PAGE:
I would be highly skeptical of anyone that wouldn't show you the actual contract before signing something. He probably doesn't want to show you because the contract could be 100+ pages. Every company has specimen contracts that agents can give to clients. I always give my clients a spec contract if they ask for it, which most do. Shouldn't be an issue, sounds like he's just playing hardball salesmanship...
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Old 11-18-2010, 09:41 AM   #67
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Is it standard practice to not let you see a contract?
Yeah; sort of like when you buy that new car but you can't look under the hood until you've signed all the paperwork ...

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Old 11-18-2010, 09:42 AM   #68
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If you want to get warmed up for reading the contract, try wading through this first:

Equity Indexed Annuity Report
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Old 11-18-2010, 09:56 AM   #69
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If you want to get warmed up for reading the contract, try wading through this first:

Equity Indexed Annuity Report
I just read through that and it basically says the person was sold an unsuitable product. If I had a penny for every time someone recommended the wrong product (not just for annuities), I wouldn't need to sell insurance. Of course, everyone knows that there has never been a RR that recommended an unsuitable strategy either. Not saying two wrongs make a right here, just that the pot often calls the kettle black.

I've always found it ironic that RR's chide insurance agents for the commissions on annuities, meanwhile they are pocketing 1% of total portfolio value for 10, 20, 30, 40 years and act like they're doing it for free. High comedy.
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Old 11-18-2010, 10:15 AM   #70
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I have not read through this thread so this may already be in here some place. I thought some of you might be interested in this if considering any kind of annuity.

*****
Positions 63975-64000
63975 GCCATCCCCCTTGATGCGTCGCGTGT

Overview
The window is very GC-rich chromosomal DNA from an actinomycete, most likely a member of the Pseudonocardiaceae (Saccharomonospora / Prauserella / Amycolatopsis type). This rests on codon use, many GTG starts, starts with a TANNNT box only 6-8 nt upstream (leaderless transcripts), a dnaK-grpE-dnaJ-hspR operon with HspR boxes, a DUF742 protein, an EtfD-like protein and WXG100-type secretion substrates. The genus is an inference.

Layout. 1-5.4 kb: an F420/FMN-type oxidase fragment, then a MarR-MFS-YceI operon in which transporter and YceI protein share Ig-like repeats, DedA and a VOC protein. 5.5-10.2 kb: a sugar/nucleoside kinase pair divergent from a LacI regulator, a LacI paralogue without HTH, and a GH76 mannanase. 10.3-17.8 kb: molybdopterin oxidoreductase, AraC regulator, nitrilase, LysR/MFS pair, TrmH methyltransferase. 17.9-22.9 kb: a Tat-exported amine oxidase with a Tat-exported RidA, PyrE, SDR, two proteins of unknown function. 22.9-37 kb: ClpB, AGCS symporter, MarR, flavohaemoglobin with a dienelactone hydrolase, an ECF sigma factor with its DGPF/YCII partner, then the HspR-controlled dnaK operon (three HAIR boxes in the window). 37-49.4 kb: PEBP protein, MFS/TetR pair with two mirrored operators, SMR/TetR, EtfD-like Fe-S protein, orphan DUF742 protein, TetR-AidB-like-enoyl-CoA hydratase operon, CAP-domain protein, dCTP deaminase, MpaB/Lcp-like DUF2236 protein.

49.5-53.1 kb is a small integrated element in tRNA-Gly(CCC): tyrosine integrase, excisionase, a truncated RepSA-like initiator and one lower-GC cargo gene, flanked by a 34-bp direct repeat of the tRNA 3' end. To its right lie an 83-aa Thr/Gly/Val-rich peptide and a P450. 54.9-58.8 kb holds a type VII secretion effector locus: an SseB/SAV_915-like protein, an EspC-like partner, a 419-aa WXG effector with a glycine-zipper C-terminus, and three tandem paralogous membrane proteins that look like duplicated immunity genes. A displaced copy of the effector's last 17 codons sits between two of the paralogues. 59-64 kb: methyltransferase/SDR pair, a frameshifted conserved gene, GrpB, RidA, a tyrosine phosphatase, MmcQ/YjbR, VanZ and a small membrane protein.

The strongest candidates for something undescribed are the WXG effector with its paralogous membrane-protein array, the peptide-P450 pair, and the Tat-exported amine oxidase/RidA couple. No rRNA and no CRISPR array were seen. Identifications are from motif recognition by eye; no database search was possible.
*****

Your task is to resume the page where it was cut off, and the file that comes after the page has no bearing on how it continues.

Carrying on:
Annuity Industry Gets Name Makeover - CBS MoneyWatch.com
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Old 11-18-2010, 10:17 AM   #71
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I wasn't going to buy anything. I was curious as to the presentation. Could it be true that there weren't any fees?
In my opinion, that's like saying a CD doesn't have any fees. We all know that the bank lends our money to someone at a rate higher than they pay on the CD. The difference covers the bank's expenses and profits, but we never know exactly how much the difference is.

That's different from a mutual fund where the deal is that they pass through the investment results less a stated fee.

So the company's expenses reduce your return with either format, but in one case it's visible and the other it isn't.
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Old 11-18-2010, 11:53 AM   #72
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ICould it be true that there weren't any fees?
No fees, just charges, expenses, recapture schedules... Gotta ask the right question. If you don't say the secret word, he won't tell you!

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He was also crediting the account with a 10% bonus, that was yours to cash out on in increments over 10 years.
Generous of him. But... TANSTAAFL!

That credit likely gets 'recaptured' if you don't leave everything in the account for the full term. Check the fine print in the contract he won't show to you.

Quote:
He didn't have any credentials at all , just finanical professional with some series license .